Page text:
Changed Expectations

I don’t usually get this into “the classics”, but I’m on Book 7 of The Mary Russell  series, which I’ve already written a fanatical love post about, and I’m trying to finish Scott Westerfeld’s Behemoth, which is lots of fun, but hasn’t yet yielded anything worthy of a blog post.

So we’re back to Dickens and the recent BBC Great Expectations, because I have a TON to say about it. It was quite different from the original and yet I felt like it was remarkably plausible. If you can see Dickens like Shakespeare–something to keep fresh through experimentation–I highly recommend watching it.

Expectations is one of those books that I hated reading in high school because honestly, it’s depressing. If you don’t like the book, I totally feel your pain. But then I hit college and had my first break up in college, and suddenly the story became relevant!

Warning: Major spoilers of Great Expections (book and miniseries) AND David Copperfield below

Let’s get the most important thing out of the way: The miniseries gave Expectations a happy ending! 

Of course, Dickens originally wrote two endings, but does anyone really buy his awkward attempt at a happy ending? Can you even call it happy when two toxic characters end up together?

Guess what? The BBC actually pulled it off better than Dickens did.

To some extent, I don’t see the point in making Expectations happy because that’s why David Copperfield exists, right? I’ve always seen the two books as flip sides of the same coin. In both, we watch the main character from childhood to adulthood and see him  make his fortune, fall in love with the wrong woman, and lose that woman. The only difference is that David Copperfield learns from his mistakes and is rewarded with a new love, whereas Pip never gets the girl because he fails to overcome his flaws. Copperfield asks whether David is the hero of his own story, whereas I’ve always felt that readers should ask themselves whether Pip is the villain of his own story.

(I didn’t intend this post to be so much about Copperfield, but it’s just impossible for me to talk about one book without mentioning the other). Here’s some Copperfield love:

Someday I want to write a retelling of Expectations from Estella’s point of view. I find her the true victim of the novel because of how Pip objectifies her. I think he refuses to look at her honestly and his self-deception results in him destroying her. He creates the monster that she becomes as much as Miss Havisham and Estella herself did.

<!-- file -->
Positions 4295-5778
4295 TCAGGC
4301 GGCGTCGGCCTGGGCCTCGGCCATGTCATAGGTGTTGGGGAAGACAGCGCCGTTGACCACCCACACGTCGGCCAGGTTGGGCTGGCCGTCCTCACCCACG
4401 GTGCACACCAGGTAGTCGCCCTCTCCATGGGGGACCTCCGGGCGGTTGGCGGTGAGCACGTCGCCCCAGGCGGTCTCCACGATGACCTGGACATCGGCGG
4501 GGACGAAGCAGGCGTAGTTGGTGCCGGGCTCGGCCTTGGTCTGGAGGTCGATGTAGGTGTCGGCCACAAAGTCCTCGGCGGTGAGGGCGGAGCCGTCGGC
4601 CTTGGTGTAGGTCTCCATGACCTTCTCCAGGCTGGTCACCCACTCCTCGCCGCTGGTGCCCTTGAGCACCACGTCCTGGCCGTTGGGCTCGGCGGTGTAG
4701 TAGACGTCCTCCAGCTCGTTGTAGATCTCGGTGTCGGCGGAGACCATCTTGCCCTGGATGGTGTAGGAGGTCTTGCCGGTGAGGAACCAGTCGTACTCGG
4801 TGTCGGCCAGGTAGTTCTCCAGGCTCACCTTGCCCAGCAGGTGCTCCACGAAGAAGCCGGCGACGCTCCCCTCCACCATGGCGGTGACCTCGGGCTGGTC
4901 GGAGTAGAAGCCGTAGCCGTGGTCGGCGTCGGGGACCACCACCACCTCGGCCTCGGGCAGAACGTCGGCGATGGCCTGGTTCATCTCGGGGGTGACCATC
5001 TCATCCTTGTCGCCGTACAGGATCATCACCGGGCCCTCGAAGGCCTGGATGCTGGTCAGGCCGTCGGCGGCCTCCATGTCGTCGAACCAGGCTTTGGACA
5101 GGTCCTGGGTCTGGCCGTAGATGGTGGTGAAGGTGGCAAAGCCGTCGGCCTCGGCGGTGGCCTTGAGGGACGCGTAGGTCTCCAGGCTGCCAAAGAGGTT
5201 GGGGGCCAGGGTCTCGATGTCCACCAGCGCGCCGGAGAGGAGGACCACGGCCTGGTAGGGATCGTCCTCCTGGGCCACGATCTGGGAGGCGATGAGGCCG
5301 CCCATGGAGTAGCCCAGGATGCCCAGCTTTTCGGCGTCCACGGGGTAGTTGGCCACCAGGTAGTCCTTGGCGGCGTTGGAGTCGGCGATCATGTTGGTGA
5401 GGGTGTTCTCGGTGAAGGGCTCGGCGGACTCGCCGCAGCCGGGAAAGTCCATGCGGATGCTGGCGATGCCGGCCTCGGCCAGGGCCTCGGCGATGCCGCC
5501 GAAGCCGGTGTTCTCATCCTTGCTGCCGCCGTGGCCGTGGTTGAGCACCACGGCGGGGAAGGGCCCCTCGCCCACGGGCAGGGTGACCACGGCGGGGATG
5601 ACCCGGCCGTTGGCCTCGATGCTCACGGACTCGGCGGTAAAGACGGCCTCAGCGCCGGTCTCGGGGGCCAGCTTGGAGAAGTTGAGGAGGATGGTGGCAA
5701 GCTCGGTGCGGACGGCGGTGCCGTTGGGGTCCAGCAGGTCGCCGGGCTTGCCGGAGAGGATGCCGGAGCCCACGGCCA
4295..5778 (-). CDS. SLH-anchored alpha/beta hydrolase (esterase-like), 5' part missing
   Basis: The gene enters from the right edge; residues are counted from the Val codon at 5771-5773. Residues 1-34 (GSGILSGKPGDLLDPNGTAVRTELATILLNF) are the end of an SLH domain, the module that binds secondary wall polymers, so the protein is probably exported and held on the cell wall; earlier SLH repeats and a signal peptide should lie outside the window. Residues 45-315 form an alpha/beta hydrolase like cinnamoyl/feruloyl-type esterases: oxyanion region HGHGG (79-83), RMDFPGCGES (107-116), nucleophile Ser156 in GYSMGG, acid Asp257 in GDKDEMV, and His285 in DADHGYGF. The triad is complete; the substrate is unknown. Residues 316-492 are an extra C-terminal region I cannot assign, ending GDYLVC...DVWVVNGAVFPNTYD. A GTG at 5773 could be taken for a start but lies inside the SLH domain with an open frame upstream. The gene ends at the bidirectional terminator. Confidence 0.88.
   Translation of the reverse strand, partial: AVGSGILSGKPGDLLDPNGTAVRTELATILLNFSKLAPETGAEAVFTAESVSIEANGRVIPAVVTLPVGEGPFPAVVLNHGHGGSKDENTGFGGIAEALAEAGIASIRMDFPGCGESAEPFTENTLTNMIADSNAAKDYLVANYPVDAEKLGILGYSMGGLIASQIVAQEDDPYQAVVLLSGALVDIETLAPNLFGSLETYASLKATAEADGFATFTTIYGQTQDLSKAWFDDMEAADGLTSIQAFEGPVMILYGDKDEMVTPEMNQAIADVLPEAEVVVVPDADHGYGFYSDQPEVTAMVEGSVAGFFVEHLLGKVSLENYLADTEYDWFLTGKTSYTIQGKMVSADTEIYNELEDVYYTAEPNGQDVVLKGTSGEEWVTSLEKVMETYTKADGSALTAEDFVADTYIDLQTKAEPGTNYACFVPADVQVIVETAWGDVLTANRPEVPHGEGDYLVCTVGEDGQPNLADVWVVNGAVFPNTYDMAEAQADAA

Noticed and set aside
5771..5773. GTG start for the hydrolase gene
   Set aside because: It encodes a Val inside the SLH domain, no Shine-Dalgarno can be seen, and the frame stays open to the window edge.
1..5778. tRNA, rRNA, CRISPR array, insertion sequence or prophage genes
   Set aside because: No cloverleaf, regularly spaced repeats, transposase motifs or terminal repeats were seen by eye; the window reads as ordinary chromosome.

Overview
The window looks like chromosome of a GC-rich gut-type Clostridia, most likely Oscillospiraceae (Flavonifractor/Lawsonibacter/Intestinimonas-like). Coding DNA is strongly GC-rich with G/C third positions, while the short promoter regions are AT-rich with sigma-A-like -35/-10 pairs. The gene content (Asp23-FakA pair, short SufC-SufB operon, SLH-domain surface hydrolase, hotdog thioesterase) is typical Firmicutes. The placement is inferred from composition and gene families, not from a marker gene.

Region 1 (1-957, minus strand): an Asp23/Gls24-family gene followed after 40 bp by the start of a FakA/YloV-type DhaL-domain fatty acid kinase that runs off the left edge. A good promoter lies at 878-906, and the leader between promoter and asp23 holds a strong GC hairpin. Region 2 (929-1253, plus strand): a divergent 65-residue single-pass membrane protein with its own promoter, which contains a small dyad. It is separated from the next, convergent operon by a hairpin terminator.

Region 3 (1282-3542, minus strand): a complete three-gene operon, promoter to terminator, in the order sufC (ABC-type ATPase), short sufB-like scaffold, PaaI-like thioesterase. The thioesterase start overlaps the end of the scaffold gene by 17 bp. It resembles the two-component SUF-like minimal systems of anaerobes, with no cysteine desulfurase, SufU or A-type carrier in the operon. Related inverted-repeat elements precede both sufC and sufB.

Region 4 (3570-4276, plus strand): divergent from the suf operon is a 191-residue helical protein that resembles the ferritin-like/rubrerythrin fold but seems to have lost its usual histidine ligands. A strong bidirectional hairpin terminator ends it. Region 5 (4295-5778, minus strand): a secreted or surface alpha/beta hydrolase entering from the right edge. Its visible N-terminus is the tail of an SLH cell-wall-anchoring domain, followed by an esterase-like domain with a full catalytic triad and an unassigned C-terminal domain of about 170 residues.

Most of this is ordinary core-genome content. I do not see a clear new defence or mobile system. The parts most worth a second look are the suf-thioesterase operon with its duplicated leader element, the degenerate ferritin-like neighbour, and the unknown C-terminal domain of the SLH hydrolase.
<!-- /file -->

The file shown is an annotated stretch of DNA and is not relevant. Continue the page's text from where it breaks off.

I actually believe that Estella cares for Pip, which is the only reason she warns him to stay away, because she loves him enough to not want to hurt him. Not enough to change completely, but compared to her other flirtations it’s a big step in the right direction. Pip’s love for her is not true and they really should not end up together.

BUT BUT BUT in the miniseries, they DO and it works!

That’s because the miniseries allowed Pip a second chance and emphasized Miss Havisham’s tyranny over Estella. In the novel, it’s left unknown how much of Estella’s cruelty is nature vs. nurture. The miniseries decides that Miss Havisham is basically forcing Estella into being a heart breaker and once Miss H. is gone, Estella is free to choose her own destiny. And she chooses Pip because by the time Estella is free, Pip has matured.

The miniseries has Pip see how haughty and obsessed he had become with impressing Estella. He returns home to Joe, having forgiven Miss Havisham and learning humility. And then he meets a changed Estella at Satis House and both characters have reached a point where they won’t hurt each other by being together. The redemption angle works well on screen because you feel more sympathy with Pip during the whole plot because you can see his struggles on his face instead of reading his pathetic thoughts on the page.


1 Comment (+add yours?)

  1. Fernanda
    Aug 18, 2013 @ 19:58:29

    I really love Pip, but I really like your opinion about him and Great Expectations. I thought it would be nice, very nice to read Estella’s POV.


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